Op-Ed: The F-35’s Afterburning Engine Can’t Stand Heat
(Source: defense-aerospace.com; published March 1, 2013)

By Giovanni de Briganti
PARIS --- The F-35 Joint Program Office’s Feb. 28 decision to allow the F-35 fleet to resume flying is explained, according to media reports, by the fact that no other turbine blade cracks have been discovered, which is taken to imply that no engine redesign is needed.

Engine maker Pratt & Whitney earlier had ruled out a high-cycle fatigue crack, which would have pointed to more serious, systemic problems.

Matthew Bates, a spokesman for Pratt & Whitney, was quoted in a March 1 Reuters story as saying that the “crack resulted from the ‘unique operating environment’ in flight tests," many of which tested the engine's powerful after burners, Reuters said.

“Bates said the engine in question had operated at high temperatures for more than four times longer than a typical F-35 flight, which led to a separation of the ‘grain boundary’ of this particular blade,” Reuters added.

The JPO’s statement, again according to Reuters, said the investigation concluded that the 0.6-inch long crack was caused by "prolonged exposure to high levels of heat and other operational stressors."

(Neither the JPO nor Bates had responded to our requests for information by our deadline, made well after hours.)

In other words, the F-35 cannot safely operate in afterburner mode for somewhat extended periods – we do not know how long – before turbine blades start breaking apart which, given that the F-35 is single-engined, is likely to prove unwelcome to pilots.

But this is not the first instance in which the F-35 has run into problems when using its afterburner.

In his annual report released Jan. 15 Michael Gilmore, the Pentagon’s undersecretary for Operational Test and Evaluation, mentioned two instances of afterburner-induced incidents discovered in 2012:

1. F-35A Flight Sciences Assessment (Page 29):
“The test team could not execute this portion (30 percent) of planned 2012 baseline test points [because of] aircraft operating limitations, which prevented the extended use of afterburner needed to complete high‑altitude/high‑airspeed test points,” and

2. F-35C Flight Sciences (Page 33):
“In August, the test team installed new coatings on CF-1 horizontal tails, designed to prevent scorching and delaminating during prolonged use of afterburner pursuing high airspeed test points. However, portions of the coatings dis-bonded during flight, suspending further testing of the high airspeed portion of the envelope.”

The F-35 section of Gilmore’s report can be accessed here on the DOT&E website.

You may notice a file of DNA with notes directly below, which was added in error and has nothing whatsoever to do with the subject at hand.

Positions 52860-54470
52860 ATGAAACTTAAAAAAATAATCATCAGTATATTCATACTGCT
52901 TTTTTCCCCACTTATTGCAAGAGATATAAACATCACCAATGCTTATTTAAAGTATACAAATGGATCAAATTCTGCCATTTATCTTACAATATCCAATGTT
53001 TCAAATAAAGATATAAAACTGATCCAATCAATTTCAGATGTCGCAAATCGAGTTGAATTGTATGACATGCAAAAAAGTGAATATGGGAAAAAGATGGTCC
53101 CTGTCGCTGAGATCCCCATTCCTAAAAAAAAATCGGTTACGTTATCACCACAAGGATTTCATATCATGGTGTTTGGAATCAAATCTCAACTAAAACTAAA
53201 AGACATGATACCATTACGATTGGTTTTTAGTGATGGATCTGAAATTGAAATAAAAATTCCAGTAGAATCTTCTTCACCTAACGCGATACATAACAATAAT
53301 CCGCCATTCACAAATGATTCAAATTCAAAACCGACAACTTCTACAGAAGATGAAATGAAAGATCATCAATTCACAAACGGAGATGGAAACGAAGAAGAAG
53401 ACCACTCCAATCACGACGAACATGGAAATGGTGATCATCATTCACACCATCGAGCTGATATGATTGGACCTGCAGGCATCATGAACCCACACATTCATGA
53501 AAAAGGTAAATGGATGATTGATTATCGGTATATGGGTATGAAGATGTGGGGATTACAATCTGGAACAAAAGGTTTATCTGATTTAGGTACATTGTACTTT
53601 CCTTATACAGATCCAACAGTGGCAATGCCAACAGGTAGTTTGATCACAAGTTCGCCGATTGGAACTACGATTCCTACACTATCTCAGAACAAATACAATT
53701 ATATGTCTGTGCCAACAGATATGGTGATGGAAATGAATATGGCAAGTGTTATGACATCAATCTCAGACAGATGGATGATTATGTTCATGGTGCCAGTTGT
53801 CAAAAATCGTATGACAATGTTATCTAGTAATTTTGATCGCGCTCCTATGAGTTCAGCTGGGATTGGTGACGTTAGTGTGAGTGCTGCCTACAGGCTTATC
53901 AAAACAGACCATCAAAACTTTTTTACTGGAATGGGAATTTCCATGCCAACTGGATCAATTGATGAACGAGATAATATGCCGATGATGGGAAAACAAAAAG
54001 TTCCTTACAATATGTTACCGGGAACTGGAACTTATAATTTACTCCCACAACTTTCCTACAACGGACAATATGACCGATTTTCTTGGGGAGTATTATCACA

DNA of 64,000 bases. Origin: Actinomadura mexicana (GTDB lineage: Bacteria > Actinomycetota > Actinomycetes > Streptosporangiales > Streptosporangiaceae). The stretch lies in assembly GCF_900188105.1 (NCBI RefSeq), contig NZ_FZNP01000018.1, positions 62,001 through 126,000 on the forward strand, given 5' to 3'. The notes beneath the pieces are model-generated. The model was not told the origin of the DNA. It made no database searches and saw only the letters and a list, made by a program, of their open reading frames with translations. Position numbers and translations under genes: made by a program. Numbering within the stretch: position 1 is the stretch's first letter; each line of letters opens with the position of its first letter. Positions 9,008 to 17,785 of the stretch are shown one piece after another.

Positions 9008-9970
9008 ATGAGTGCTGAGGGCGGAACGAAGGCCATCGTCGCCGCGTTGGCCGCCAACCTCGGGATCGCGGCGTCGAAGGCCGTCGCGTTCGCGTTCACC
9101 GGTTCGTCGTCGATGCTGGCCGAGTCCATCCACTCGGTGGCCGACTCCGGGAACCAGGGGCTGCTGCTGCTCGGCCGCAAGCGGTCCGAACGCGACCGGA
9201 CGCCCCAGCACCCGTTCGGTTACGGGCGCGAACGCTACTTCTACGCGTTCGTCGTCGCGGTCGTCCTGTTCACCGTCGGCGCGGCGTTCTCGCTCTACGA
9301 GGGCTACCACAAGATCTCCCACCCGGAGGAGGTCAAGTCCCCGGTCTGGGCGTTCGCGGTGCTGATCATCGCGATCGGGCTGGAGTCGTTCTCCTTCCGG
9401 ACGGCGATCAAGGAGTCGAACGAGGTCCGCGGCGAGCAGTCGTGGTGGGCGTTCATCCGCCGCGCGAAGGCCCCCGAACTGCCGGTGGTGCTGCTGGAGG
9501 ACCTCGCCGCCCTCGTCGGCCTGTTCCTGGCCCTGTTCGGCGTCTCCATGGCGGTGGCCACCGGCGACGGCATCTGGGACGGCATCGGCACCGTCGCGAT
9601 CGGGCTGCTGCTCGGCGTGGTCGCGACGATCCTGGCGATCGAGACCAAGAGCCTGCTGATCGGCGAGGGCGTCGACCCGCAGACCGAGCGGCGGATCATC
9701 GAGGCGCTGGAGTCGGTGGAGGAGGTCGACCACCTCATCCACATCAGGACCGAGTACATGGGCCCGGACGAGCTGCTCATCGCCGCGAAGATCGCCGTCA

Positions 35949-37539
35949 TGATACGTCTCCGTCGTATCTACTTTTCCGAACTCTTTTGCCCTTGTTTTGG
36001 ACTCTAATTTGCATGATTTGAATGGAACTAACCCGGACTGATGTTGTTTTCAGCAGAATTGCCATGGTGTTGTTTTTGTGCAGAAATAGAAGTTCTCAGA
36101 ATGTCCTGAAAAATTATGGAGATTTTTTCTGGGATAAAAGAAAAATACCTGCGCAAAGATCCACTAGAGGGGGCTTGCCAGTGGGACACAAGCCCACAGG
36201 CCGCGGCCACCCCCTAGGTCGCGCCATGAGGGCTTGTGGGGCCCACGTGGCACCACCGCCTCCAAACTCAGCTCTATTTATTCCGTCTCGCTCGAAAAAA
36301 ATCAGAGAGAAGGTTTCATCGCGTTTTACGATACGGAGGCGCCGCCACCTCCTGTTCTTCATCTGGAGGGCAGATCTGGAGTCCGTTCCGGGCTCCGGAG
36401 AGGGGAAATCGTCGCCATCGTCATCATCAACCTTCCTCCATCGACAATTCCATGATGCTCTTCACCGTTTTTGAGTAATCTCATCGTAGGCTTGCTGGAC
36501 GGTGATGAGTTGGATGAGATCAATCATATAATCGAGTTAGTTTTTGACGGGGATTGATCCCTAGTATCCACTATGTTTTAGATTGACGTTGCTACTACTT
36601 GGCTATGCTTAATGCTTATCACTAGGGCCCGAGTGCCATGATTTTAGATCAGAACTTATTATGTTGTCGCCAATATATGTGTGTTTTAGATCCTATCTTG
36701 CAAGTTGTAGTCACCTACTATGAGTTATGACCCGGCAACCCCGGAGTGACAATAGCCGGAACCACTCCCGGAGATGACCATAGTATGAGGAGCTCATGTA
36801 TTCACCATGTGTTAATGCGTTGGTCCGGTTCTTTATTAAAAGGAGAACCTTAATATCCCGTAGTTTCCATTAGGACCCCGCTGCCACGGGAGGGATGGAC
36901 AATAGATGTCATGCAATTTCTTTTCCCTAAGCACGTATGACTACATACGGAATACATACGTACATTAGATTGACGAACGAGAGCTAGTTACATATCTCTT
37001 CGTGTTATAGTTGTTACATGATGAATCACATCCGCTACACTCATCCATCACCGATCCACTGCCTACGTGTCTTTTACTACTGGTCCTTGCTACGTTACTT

We already knew, thanks to Gilmore’s report, that the F-35 cannot currently fly “within 25 miles of known lightning conditions” and that “below 20,000 feet altitude, descent rate is restricted to 6,000 feet/minute (….) Neither restriction is acceptable for combat or combat training.” (see page 41)

Now, thanks to this latest grounding, we discover that the F-35 is also limited in the time it can operate on afterburner, at the risk of having its turbine blades explode. This can hardly be considered acceptable for combat, either.

Neither Pratt & Whitney nor the JPO appear overly troubled by this limitation, and neither considers it necessary to redesign the engine or the turbine blades to avoid a recurrence. The only known precautionary measure, again reported by Reuters, is that the JPO will “now require reports to monitor and limit similar damage after every 25 flight hours,” instead of 50-hour inspections as previously.

So, 11 years into its development program, the aircraft can’t fly near thunderstorms, it can’t dive too steeply, and it can’t sustain afterburner operation.

As the turbine blade cracked after 409 flight hours (and 700 total operating hours), one possible fix is to change engines every 400 hours. After all, this was standard operating procedure in the Soviet air force, as Germany’ Luftwaffe found when it inherited the MiG-29 operated by the previous East Germany.

However, given the F-35’s already high operating costs, this is probably not a route that Lockheed or the Pentagon would advocate. Yet, in some respects, the F135’s operational lifespan in afterburner mode takes us back to the 1980s.

This is hardly a badge of honor for the much-vaunted fifth-generation fighter.


Update: The third paragraph was amended March 1 to correct a quote by P&W spokesman Matthew Bates at his request -- Editor.

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